‘From Rome with love’

Tue 25 May - 18.00
Lecture Venice

Un pomeriggio a Villa Medici

Tue 15 June - 19.30
Concert Venice

From Paris to Rome

Thu 8 July - 19.30
Concert Chamber Music Venice

Examination pieces for clarinet

Tue 13 July - 19.30
Concert Chamber Music Venice

Piano Trios

The French composers at the Villa Medici in the nineteenth century
The Prix de Rome for music, created in 1803, enabled the elite of French composers to spend several years training in Italy. The competition, and the period of residence for the winner that followed, were as controversial and envied as they were admired and lusted after...
The Prix de Rome competition was long the most coveted route to the top in French artistic education. This was because it not only singled out the elite of the nation, but also provided its prizewinners with financial subsidies and – unofficially – career support on their return from Italy, in the form either of teaching posts or of state commissions. Although the episode of the competitive examination itself has been richly documented and extensively commented on, notably by the candidates themselves (and especially Berlioz and Debussy), the period of residence in Rome still gives the impression of a Golden Legend about which little is known. It is this mystery surrounding the ‘pensionnat’ at the Villa Medici that the Palazzetto Bru Zane intends partly to dissipate with its spring festival. The music written there – the ‘envois de Rome’, so called because the pieces were dispatched to Paris for inspection – covers a very broad spectrum, from opera and symphony to mélodie and chamber music. Since the Italian origin of most of the envois that entered posterity – among them Debussy’s Ariettes oubliées, Gounod’s Le Soir and Berlioz’s Rob-Roy Overture – is often little-known, few commentators have had much to say in favour of a sojourn in which farniente appeared to gain the upper hand over solid hard work. Yet such an attitude displays little understanding of the passionate artistic exchanges, the often plethoric output of compositions and the endless polemics that were the outcome of a residence at the Villa Medici…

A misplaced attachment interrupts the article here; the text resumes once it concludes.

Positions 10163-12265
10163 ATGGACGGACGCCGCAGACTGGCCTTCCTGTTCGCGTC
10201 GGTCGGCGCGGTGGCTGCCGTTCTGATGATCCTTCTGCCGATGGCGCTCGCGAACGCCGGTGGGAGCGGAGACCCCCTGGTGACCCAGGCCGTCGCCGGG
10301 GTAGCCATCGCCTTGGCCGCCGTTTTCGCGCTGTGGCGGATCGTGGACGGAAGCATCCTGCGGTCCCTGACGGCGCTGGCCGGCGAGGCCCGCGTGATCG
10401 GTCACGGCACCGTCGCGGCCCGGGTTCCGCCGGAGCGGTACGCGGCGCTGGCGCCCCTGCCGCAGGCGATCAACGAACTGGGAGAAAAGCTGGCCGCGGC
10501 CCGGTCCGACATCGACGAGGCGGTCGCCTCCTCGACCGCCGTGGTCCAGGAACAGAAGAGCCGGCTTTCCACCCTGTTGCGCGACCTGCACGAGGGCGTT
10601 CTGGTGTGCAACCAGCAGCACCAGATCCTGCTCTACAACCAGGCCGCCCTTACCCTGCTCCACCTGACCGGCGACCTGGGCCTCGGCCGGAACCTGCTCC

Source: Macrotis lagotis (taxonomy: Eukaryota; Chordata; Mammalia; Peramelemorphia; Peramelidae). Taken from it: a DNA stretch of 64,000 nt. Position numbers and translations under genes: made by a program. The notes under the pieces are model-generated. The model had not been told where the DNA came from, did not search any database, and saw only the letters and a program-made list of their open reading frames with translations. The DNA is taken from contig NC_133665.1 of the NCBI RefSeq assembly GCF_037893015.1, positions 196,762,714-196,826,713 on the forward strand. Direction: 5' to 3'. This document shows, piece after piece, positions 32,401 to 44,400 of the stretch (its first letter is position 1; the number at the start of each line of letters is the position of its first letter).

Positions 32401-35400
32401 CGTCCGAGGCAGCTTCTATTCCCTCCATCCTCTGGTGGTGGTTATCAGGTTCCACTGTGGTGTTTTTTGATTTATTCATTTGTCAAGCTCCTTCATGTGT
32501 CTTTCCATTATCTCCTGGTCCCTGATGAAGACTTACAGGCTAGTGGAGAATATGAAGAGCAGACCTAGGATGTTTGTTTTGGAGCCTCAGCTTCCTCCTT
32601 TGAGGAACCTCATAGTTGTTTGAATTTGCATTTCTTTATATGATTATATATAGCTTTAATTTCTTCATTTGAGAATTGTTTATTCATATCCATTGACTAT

Do you think it is possible to teach someone how to produce art?

Jules Laforgue, 1901

From Paris to Rome